← 7. The actual response rate was lower than expected: 65% among migrant and 86% among non-migrant households. To compensate for the lower non-response rate, an additional reserve sample of 59 migrant and 628 non-migrant households was selected.

← 8. The decision to sample 80 PSUs was a compromise between what was feasible and the desire to obtain the most geographically widespread sample possible.

← 9. Five of the nine dropped PSUs were in Tbilisi, two in Samtskhe-Javakheti, one in Imereti and one in Guria.

← 10. The number of 36 households per PSU was set as a function of the sample objective of 2 000 households in 80 PSUs, as well as historical non-response rates.

← 11. Both households with emigrants and households without emigrants were sampled from the lists produced after block listing, using simple random sampling. Overall, 1 430 migrant households were sampled randomly from the selected (block-listed) PSUs and in each PSU the number of sampled migrant households was proportional to the number of overall migrant households in that cluster (as detected through block listing). If in any of the PSUs proportional distribution produced a number less than six, the sample was forced at six migrant households. Because of this, the overall migrant household sample increased to 1 445. After determining the number of migrant households sampled within each PSU, the same amount of non-migrant households were selected randomly.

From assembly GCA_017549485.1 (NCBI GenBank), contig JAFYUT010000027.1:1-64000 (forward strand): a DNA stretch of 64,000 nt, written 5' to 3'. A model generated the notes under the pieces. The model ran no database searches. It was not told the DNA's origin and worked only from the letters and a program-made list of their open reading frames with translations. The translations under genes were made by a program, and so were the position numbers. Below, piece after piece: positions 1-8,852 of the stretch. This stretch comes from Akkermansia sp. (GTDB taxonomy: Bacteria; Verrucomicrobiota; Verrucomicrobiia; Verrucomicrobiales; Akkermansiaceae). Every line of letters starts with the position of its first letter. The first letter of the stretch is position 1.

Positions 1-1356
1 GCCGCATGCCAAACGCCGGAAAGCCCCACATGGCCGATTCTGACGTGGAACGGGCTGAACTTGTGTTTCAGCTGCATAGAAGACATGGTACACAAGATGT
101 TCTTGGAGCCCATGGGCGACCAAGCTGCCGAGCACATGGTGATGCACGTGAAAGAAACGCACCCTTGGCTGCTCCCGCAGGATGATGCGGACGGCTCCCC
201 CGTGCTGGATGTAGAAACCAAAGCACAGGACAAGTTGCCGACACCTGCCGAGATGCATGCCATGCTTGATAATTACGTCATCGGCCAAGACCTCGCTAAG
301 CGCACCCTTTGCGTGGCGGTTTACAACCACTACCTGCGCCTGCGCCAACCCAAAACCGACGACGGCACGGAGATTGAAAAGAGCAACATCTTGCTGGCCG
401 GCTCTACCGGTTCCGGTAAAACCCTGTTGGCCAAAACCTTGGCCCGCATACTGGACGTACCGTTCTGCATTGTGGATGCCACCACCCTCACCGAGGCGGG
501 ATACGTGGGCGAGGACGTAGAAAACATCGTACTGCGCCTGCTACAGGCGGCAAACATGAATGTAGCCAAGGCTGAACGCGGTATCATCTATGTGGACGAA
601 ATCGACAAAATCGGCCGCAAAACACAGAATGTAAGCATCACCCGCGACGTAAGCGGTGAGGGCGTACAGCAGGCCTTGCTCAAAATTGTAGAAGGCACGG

← 12. Due to non-responses, it was not possible to achieve an equal ratio of migrant and non-migrant households in each PSU in the final sample. Because additional households were included from randomly selected PSUs, the number of total households sampled per PSU varied.

← 13. In one PSU in Tbilisi, the community interview was conducted with a resident knowledgeable about the area rather than with a representative of local government.

← 14. One of the interviews was conducted with two respondents simultaneously, following the request of the respondents.

← 15. The stakeholder interviews were conducted by three interviewers who were trained in the methods and discussion guidelines elaborated for this project. One of the interviewers was fluent in English and, whenever needed, conducted interviews in English. All but one interview was audio recorded and transcribed in the language of the interview. One interviewee did not agree to the interview being recorded, and for this interview, the interviewer provided a detailed report.

← 16. Emigrants are not considered as household members, and therefore not taken into account in the calculation of share of households with at least one member who finished post-secondary education.

← 17. The first component created using PCA is considered to represent wealth, since wealth is assumed to account for the largest variance in the assets a household owns.

← 18. Remittance amounts were provided by respondents in local currencies. The exchange rate between the Georgian lari (GEL) and the US dollar (USD) was taken at 1 July 2014.